We considered ruling out PE safe if the failure rate was <2% with a maximum upper confidence limit of 2.7%, being the upper confidence limit of the three-month thrombo-embolic rate of patients suspected of PE but with a normal pulmonary angiography .
The 95% confidence intervals (CI) were calculated using Confidence Interval Analysis (CIA, version 1.0; Gardner MJ).
Of the total study population of 3306 in-and outpatients, 2701 were outpatients and included in this analysis. The prevalence of PE in the group of outpatients was 20.2%. (including the 3-months follow-up period). The prevalence of PE among patients with an unlikely clinical probability decreased with a decreasing CDR-cut-off value, ranging from 12.0% in patients with a Wells score ≤ 4 to 4.3% in patients with a Wells score of 0.
Table 2 shows the failure-rate and the efficiency at different cut-off values of the Wells-CDR in combination with the sensitivity and specificity of the D-dimer test. In the last column results of the outpatients obtained from the Christopher-study are depicted for comparison. In the Christopher-study PE could be excluded safely with a Wells-CDR cut-off value of ≤ 4 in 35.0% of the patients.
However the failure rate of 2.7% is exceeded in both qualitative POC D-dimer tests when combined with a Wells-CDR cut off value of ≤ 4. To meet the safety criteria (failure rate <2%, upper 95% CI <2.7%) the SimpliRed D-dimer test had to be combined with a Wells CDR-cut off value <2 and the Simplify D-dimer test with a Wells CDR-cut off value of 0. Using this strategy, the proportion of patients in whom PE might be excluded safely decreased to 23.8% with the SimpliRed D-dimer test and 12.4% with the Simplify D-dimer test. The dramatic loss in efficiency when using a lower Wells-CDR cut off is demonstrated in figure 1.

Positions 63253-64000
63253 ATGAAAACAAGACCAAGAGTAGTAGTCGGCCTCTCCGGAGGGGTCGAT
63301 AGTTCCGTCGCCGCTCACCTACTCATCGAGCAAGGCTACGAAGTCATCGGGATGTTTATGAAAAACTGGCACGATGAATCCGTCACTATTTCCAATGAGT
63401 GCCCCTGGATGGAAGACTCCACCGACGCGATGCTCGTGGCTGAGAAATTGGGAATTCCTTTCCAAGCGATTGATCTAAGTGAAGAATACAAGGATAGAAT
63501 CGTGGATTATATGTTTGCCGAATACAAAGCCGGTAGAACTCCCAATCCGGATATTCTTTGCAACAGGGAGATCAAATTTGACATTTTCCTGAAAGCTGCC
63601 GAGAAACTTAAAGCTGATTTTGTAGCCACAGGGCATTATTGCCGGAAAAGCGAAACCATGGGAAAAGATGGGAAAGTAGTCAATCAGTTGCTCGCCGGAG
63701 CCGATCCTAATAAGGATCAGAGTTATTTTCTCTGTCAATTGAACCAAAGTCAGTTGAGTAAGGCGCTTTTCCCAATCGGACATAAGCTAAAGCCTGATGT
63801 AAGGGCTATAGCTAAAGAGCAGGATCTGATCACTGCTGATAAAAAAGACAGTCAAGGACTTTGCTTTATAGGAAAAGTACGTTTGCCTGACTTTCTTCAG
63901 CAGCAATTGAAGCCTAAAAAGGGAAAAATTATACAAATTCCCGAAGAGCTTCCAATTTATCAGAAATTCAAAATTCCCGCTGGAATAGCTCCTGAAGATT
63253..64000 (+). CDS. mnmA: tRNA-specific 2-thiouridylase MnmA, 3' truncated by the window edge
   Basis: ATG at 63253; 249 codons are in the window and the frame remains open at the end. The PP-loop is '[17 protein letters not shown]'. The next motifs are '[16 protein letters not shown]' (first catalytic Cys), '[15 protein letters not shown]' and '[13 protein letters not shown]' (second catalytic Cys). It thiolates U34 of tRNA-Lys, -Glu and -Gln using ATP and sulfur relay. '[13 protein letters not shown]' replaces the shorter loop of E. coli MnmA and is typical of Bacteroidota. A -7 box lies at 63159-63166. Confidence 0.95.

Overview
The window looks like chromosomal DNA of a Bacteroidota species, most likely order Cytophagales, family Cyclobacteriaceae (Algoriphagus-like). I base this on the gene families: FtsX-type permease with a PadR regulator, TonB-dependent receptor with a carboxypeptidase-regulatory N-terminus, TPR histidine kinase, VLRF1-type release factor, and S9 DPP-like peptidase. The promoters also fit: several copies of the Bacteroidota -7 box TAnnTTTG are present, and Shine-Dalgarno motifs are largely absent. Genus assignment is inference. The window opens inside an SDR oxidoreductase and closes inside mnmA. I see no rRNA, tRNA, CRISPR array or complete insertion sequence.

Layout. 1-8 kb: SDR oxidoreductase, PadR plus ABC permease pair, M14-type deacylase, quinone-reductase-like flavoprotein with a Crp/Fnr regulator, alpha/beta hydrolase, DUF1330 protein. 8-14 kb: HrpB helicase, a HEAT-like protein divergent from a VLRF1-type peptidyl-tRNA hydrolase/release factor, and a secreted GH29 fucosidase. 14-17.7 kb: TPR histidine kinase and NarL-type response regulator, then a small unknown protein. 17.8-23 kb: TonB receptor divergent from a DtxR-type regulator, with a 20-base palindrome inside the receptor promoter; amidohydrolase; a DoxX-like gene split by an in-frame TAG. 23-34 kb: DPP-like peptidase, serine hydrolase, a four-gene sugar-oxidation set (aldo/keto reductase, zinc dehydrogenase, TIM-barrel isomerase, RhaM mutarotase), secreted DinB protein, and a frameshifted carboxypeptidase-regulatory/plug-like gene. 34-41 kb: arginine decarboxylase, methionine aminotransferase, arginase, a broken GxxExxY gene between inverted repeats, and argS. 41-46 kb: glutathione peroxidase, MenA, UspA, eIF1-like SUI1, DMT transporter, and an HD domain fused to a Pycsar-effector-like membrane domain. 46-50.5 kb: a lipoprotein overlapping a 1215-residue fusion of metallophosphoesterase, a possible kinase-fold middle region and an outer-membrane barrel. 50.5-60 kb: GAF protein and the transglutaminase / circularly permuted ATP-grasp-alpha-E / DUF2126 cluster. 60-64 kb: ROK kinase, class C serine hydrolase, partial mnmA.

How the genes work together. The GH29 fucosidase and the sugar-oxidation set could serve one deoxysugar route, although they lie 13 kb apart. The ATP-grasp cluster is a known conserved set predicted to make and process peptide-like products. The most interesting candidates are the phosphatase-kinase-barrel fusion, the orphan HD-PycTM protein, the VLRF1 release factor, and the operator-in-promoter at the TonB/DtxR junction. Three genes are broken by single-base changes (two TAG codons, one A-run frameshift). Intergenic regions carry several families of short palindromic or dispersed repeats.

Figure 1. Failure rate versus efficiency in 2 scenarios at different cut-off values of the Wells CDR in comparison with results from the Christopher-study.
The current scenario-analysis determined the theoretical failure-rate and efficiency of a diagnostic strategy using the Wells CDR at different cut-off values combined with a qualitative POC D-dimer test for excluding PE in primary care. Excluding PE safely in primary care with a CDR and a point-of-care D-dimer test seems feasible. However, the strategy appeared to be safe only when the cut-off value of the Wells-CDR was lowered to <2 using the SimpliRed and 0 using the Simplify D-dimer test, respectively. Efficiency is considerably lower when using those cut-off values: the number of patients that need referral is 76.2% and 87.6% respectively, as compared to 65% with the Wells cut-off value of ≤ 4 in the Christopher-study.
Several aspects of this analysis require comment.
Firstly, we based the analysis on the test characteristics of two qualitative POC-D-dimer tests as reported in a diagnostic meta-analysis. In this meta-analysis most of the studies included patients suspected of DVT. Only six studies included patients with PE. However in a covariate analysis of studies with only DVT both the sensitivity and the specificity of the SimpliRed and the Simplify D-dimer test were essentially the same as in the overall analysis.